-Tristran is the only knight who can match Sir Lancelot. He is skilled not only in combat, but in music, chess, and love.

Marie de France
Unknown but speculated that she may have been Marie, abbess of Shaftesbury, who was an illegitimate daughter of Geoffrey of Anjou (and thus half-sister of Henry II, to whom the work was probably dedicated.
– wrote the Lais (English “lay” refers to a short narrative poem in verse); the Fables; and St. Patrick’s Purgatory.
– twelve lays:(shortest one was Chevrefoil written also in 8 syllable couplets) short romances which deal with a single event in the affairs of noble lovers, such as Tristran and Ysolt. Marie notes that she heard these performed by professional minstrels, who may have come from the French province of Brittany or the Celtic parts of Great Britain.

Marie de France used same 8 syllable couplet form as did other Anglo-Norman writers such as:
Wace, author of Roman de Brut (re: Arthur) and Chrétien de Troyes, who authored Arthurian romances.

Subject and genre of Chevrefoil?
subject of extra-marital love and a repressed desire for personal well-being and happiness. Theme of an unmarried lover and an unhappily married lady. Marie doesn’t seem to disapprove of this state of affairs. Rooted in courtly love, it reflects upon the gender allotted roles within the conventions of marriage in a patriarchal society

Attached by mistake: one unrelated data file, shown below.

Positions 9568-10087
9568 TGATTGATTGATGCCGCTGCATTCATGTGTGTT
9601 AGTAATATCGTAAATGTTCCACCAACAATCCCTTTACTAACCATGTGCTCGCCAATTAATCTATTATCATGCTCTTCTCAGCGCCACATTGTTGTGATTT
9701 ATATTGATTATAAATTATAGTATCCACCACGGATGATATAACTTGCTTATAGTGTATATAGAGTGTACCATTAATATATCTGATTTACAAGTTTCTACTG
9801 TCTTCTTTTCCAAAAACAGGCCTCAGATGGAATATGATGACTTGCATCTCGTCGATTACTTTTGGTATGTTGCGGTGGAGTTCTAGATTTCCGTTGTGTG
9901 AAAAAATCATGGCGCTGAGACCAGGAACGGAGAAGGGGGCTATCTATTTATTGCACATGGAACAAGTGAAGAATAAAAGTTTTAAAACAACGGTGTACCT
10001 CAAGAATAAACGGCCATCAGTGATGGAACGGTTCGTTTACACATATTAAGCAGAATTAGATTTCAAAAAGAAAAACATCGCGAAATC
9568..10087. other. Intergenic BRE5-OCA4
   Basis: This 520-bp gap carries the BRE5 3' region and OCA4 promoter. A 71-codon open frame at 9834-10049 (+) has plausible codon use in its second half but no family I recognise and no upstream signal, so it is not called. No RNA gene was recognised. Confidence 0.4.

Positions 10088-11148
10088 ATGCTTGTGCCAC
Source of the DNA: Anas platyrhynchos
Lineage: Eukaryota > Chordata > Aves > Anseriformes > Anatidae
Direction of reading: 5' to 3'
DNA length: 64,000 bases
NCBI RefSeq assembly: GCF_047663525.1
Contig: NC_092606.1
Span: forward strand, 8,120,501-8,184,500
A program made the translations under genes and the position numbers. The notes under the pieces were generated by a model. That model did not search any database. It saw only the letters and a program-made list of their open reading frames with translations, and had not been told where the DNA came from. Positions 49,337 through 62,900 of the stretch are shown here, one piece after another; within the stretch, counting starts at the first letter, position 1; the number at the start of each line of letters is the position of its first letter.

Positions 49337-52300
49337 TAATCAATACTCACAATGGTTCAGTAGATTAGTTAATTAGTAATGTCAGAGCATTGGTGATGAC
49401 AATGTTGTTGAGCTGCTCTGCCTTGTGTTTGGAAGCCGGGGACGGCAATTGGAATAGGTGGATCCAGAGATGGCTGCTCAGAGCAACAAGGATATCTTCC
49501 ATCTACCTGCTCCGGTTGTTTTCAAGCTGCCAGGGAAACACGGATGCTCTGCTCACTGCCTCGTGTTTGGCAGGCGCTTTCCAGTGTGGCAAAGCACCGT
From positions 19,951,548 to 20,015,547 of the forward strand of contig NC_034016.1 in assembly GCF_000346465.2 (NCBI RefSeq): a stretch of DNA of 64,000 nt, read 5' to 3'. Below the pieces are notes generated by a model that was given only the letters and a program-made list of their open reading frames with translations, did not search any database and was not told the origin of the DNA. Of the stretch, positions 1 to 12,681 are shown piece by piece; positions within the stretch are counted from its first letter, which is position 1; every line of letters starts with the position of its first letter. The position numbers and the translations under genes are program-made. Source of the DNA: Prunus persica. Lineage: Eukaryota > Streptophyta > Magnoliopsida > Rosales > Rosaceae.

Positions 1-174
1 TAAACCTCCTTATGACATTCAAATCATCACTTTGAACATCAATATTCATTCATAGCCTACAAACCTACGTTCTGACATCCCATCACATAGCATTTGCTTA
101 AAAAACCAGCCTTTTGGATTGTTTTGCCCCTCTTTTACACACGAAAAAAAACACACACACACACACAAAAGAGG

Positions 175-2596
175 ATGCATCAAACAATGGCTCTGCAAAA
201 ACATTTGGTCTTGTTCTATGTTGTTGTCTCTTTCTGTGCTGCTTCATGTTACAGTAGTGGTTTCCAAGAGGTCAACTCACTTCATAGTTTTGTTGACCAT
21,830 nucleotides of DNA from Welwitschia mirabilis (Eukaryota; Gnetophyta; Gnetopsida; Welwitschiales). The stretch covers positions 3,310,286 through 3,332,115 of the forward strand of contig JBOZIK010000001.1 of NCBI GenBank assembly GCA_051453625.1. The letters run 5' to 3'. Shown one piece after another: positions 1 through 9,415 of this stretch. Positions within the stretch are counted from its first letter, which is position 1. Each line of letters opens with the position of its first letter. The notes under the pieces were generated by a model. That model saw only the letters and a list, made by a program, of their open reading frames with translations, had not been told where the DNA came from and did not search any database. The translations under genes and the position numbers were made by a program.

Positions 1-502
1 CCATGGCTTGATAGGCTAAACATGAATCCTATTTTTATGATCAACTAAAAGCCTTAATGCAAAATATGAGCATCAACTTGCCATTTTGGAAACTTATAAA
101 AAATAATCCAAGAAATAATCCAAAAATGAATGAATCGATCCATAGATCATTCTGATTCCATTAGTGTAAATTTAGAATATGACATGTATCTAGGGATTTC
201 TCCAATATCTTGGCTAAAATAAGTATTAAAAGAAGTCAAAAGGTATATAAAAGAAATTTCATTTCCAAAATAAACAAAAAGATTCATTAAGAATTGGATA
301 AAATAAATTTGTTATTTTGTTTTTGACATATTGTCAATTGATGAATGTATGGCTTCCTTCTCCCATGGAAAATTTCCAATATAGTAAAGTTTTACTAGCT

-Romance Genre- Tristan and Isolde are unable to live without each other. Honeysuckle grows on hazel trees and cannot live without the hazel tree. The hazel tree cannot live without the honeysuckle.

What story is originally written in Middle English yet we connect it with the Anglo-Norman Period? Why?
Because of the Arthurian connection and the emphasis on romance (3 part structure)
-BUT it is was originally written in Middle English, not French, and is outside the period of Anglo-Norman influence per Gawain’s date (the text was written between 1375-1400).

The Norton editors argue that the fundamental characteristic of the romance is structural, not stylistic, with a three-part structure of integration, disintegration, and reintegration common to most romances.
True

The lay “Chevrefoil” was written by the late 12th century poet Chrétien de Troyes